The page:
Foreclosure filings are up across the entire country, and the Georgia housing market is no exception. With moratoriums and foreclosure forbearance programs expiring, distressed homeowners are no longer protected. In Georgia, a total of 1,252 properties entered into the fourscore process in the third quarter of 2021; that's 45.2% higher than the second quarter and 136.8% higher than the same period last year.
There is no doubt about it: foreclosure filings are on the rise in Georgia. Perhaps even more importantly, however, are the expectations that foreclosures will continue to rise. As more and more banks are allowed to initiate the foreclosure process, the number of distressed homeowners across the state is likely to increase. That said, now is the time for real estate investors in Georgia to start lining up financing. Immediate access to funding could simultaneously enable Georgia real estate investors to help distressed homeowners secure a deal.
Tax Lien Investing
Tax Lien or Deed: Redemption Deed State with Penalty
Interest Rate: Penalty of 20% if redeemed after sale
Redemption Period: 1 Year after Tax Deed Sale
Georgia Real Estate Investing
Real estate investors in Georgia, like everywhere else, should prioritize distressed homes. If for nothing else, foreclosures will coincide with today's best profit margins. Perhaps even more importantly, however, distressed property owners are typically more likely to sell. As a result, Georgia real estate investors will want to focus their attention on delinquent homeowners; that way, they'll increase their odds of landing a deal with better profit potential.
The Georgia real estate investing community should be able to step in and simultaneously help distressed homeowners while landing deals. Of course, knowing where to find real estate deals in Georgia is only part of the investing equation. In addition to locating properties with potential, investors need to know what to do with them once they are acquired, which begs the question: Which exit strategies does the Georgia real estate market cater to the most?
Currently, the Georgia real estate market leans in favor of just about every exit strategy: wholesaling, rehabbing, and renting. That said, one strategy seems more viable in today's market than any other: long-term rental properties.
Thanks to historically low interest rates, investors may help offset today's high acquisition costs. As recently as September, the average commitment rate on a 30-year fixed-rate loan was 2.90%. While up slightly year to date, today's rate is historically low and represents a great opportunity for Georgia investors to increase cash flow and offset higher acquisition prices. At the very least, the less money rental property owners have to pay towards their mortgage each month, the more they can pocket from incoming rent.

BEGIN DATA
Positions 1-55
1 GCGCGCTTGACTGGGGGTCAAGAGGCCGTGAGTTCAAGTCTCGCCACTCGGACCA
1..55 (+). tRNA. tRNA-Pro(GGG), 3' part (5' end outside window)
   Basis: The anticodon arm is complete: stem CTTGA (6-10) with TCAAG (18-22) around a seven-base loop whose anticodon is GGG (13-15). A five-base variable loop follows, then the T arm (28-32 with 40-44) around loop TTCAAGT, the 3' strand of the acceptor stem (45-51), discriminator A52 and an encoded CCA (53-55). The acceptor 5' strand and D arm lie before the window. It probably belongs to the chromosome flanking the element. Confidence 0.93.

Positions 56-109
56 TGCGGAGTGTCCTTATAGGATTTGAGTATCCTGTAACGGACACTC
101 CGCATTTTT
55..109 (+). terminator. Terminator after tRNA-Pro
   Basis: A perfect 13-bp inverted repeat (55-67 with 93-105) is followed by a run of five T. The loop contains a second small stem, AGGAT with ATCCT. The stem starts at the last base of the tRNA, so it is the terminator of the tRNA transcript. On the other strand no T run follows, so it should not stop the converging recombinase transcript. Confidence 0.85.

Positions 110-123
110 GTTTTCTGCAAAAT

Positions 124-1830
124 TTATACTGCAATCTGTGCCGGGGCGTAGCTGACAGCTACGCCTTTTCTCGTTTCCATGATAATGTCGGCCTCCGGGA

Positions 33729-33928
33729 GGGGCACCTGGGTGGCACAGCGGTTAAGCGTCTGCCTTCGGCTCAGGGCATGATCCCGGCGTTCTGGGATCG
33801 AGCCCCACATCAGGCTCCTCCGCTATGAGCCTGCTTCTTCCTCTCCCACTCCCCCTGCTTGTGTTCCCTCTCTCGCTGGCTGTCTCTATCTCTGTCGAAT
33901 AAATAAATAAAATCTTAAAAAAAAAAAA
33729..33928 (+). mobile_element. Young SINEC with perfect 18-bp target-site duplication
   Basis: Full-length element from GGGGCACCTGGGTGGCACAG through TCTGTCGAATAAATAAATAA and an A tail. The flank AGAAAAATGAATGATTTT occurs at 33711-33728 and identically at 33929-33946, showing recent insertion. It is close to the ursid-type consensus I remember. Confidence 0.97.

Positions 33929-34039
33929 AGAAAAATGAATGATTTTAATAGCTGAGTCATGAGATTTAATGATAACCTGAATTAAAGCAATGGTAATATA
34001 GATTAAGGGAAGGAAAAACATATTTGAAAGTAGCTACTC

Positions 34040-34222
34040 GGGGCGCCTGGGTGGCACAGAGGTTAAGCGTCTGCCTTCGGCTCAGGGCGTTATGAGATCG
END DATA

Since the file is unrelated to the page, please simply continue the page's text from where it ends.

In addition to lower borrowing costs, Georgia's price-to-rent ratio is 16.27. At that level, it's slightly more affordable to rent in Georgia than to own real estate. The state's price-to-rent ratio will drive more people to become renters; houses are too expensive for many to even consider buying. The lack of affordability driving people to rent will increase demand, and landlords will be able to increase asking rates and mitigate the risk of vacancy.
Georgia Housing Market Predictions
To be clear, every housing market prediction coincides with an inherent degree of error. There are far too many variables that must be accounted for to predict a respective market’s outcome accurately; there will always be a margin for error. That said, it has become good practice to try and anticipate a market’s most likely outcome. Georgia real estate investors with their fingers on the pulse of the local market will maintain an edge over the competition, and the industry in general.
Using historical data, it is safe to assume the following Georgia real estate predictions are the most likely to come to fruition:
Secondary cities will receive more attention: The pandemic has allowed more people to work from home and even move to alternative cities with lower living costs while maintaining their employment status. As a result, homeowners are trading expensive primary cities for more affordable secondary cities like Alpharetta and Warner Robins.
Prices will continue to rise: As perhaps the most likely Georgia real estate market prediction to come true, there’s an excellent chance prices will continue to grow for at least a year. There isn’t enough inventory to meet current demand, which allows homeowners to drive up prices in the face of steep competition. Combined with a strengthening economy and low interest rates, that should increase the number of buyers actively participating in the market. Until there is enough inventory to satisfy demand, it looks like prices will continue to rise.
Optimism in the industry will work in Georgia’s favor: The Georgia real estate market has a lot working in its favor, but optimism might be its greatest resource. While foreclosures and distressed properties have ravaged the state, the worst appears to be in the past, and positivity is all that remains moving forward. Despite exhibiting one of the country’s highest foreclosure rates, employment is relatively high. The economy is improving, which should help a lot of homeowners get out from underwater.
The Georgia real estate market has developed an affordable reputation for both buyers and investors. Despite nearly a decade’s worth of appreciation, real estate in Georgia remains less expensive than its national counterpart. Not only is real estate well below the median home value in the United States, but Georgia’s distribution of distressed homes allows investors to secure deals below market value—with attractive profit margins, nonetheless. That, combined with growing demand and increasing optimism makes Georgia a great place to consider buying real estate.